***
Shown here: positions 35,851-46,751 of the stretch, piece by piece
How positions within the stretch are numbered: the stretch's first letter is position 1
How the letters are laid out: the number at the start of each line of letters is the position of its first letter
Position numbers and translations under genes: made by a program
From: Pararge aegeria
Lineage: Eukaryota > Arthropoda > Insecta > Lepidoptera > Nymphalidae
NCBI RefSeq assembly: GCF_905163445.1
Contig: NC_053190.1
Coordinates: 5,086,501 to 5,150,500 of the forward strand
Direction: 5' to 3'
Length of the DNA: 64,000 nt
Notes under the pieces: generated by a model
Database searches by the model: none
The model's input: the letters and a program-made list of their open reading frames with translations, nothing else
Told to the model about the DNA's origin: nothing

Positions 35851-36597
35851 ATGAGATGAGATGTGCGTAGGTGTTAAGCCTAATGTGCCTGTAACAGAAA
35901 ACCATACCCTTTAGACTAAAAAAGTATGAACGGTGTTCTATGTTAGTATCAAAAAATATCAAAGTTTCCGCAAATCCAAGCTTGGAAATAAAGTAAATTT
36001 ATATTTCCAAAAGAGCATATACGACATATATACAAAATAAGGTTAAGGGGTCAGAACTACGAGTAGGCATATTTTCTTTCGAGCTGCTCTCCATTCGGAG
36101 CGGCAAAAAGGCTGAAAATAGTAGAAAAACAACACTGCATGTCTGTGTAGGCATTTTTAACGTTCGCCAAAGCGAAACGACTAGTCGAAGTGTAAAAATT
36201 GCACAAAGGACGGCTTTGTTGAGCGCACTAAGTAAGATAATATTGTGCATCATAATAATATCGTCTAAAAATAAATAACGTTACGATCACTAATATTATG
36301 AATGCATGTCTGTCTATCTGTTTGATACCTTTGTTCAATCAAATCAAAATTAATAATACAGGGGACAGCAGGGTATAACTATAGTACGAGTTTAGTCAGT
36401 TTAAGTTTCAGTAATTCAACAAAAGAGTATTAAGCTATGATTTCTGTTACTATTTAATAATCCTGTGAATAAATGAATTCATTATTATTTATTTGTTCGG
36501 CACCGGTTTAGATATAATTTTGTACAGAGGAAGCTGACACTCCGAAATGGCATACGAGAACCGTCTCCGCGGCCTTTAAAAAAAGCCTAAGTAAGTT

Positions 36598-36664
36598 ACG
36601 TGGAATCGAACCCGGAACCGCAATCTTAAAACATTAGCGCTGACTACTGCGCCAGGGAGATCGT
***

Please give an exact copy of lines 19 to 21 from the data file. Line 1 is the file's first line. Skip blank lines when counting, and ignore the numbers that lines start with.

36001 ATATTTCCAAAAGAGCATATACGACATATATACAAAATAAGGTTAAGGGGTCAGAACTACGAGTAGGCATATTTTCTTTCGAGCTGCTCTCCATTCGGAG
36101 CGGCAAAAAGGCTGAAAATAGTAGAAAAACAACACTGCATGTCTGTGTAGGCATTTTTAACGTTCGCCAAAGCGAAACGACTAGTCGAAGTGTAAAAATT
36201 GCACAAAGGACGGCTTTGTTGAGCGCACTAAGTAAGATAATATTGTGCATCATAATAATATCGTCTAAAAATAAATAACGTTACGATCACTAATATTATG